His lawyers argued at his capital murder trial that the shooting was accidental, saying the weapon went off five times as he was trying to surrender. Prosecutors had witnesses from inside the bank and a videotape of the attack to show to jurors.
Mosley declined to speak with reporters as his execution neared. The Flint, Mich., native who grew up in rural Arkansas had an extensive criminal record he blamed on drug addiction. Evidence showed he had a record for sexually assaulting a woman and arrests for possession of marijuana, illegal knives and for stealing items from a Home Depot and then returning them for cash refunds. At the time of the shooting, he was wanted for robbery at a fast-food restaurant five days earlier in nearby Mesquite. He had been fired from his last known job at a Coca-Cola bottler for testing positive for cocaine.
Garland Police Chief Mitch Bates, a lieutenant in 1997 who was the patrol supervisor and the officer who took Mosley into custody at the scene, said he had “no doubt that Mosley would have seriously injured or killed some other citizens and or police officers during his continued life of violent crime.” About two dozen officers from the Garland police force stood outside the Huntsville prison where the execution took place.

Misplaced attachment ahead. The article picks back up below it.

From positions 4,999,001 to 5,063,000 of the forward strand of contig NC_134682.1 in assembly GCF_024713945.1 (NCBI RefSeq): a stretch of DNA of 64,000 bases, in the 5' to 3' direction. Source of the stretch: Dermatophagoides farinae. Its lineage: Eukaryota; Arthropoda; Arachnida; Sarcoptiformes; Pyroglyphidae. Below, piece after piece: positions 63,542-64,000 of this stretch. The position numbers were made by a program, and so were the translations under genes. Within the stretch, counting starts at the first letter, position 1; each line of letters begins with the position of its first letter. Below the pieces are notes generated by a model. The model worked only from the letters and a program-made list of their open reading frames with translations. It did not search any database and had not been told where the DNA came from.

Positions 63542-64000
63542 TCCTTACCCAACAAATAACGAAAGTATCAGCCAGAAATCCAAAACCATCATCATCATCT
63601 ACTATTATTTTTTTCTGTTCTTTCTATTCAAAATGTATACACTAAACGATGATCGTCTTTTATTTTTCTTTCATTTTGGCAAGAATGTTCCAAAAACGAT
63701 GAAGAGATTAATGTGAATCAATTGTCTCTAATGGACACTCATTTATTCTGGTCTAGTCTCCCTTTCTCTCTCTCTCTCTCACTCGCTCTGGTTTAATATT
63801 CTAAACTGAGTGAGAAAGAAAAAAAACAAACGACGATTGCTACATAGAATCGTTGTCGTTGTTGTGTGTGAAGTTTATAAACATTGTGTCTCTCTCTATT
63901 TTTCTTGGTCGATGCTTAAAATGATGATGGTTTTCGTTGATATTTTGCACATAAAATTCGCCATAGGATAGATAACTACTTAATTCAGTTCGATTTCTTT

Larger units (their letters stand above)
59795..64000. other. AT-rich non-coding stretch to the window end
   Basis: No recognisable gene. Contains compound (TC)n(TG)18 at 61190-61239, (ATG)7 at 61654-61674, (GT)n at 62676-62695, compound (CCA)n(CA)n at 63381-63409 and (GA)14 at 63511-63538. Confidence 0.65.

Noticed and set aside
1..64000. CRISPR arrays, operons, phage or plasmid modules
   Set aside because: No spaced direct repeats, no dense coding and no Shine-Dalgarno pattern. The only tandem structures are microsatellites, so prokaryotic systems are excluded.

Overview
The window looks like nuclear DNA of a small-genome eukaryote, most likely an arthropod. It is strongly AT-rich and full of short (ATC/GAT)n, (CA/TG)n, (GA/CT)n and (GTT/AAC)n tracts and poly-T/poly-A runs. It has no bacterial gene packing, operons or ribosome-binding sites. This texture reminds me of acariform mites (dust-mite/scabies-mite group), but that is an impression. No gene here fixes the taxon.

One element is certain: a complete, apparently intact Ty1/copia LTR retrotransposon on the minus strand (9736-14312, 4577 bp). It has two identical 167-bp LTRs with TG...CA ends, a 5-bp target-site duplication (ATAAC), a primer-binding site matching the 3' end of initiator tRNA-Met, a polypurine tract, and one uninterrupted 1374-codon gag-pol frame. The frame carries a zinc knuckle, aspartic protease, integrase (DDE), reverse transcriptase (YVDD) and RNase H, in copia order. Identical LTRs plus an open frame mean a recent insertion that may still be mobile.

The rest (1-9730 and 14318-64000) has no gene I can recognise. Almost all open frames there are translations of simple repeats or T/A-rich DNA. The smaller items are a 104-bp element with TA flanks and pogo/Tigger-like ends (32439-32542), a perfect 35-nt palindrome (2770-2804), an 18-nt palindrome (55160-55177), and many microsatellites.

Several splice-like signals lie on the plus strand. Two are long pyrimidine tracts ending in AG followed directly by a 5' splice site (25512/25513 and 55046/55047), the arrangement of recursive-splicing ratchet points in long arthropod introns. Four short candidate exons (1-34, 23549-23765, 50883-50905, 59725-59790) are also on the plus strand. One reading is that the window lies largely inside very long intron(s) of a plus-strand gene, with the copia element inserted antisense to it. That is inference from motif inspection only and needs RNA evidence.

Next week, the state is set to execute Gary Johnson, 59, for the shooting deaths of two men, Peter Sparagana, 23, and James Hazelton, 28, who interrupted his burglary of a ranch near Huntsville in 1986.
On February 15, 1997, Kenneth Mosley murdered Garland, Texas police officer Michael Moore, 32, while attempting to rob a bank in Garland. Employees called police after noticing Mosley inside the bank acting suspicious. As one of the first officers to arrive at the scene, Officer Moore entered the bank in full uniform and approached Mosley, noticing that the would-be bandit had his hand stuck in his waistband. When Officer Moore told Mosley to show him his hands, a struggle ensued and the two crashed through a glass window. Witnesses heard several shots fired before Mosley re-entered the bank through the broken window and was shot in the wrist after flashing his pistol at a second police officer. Officer Michael Moore died the afternoon of the shooting. He suffered at least four bullet wounds to the torso.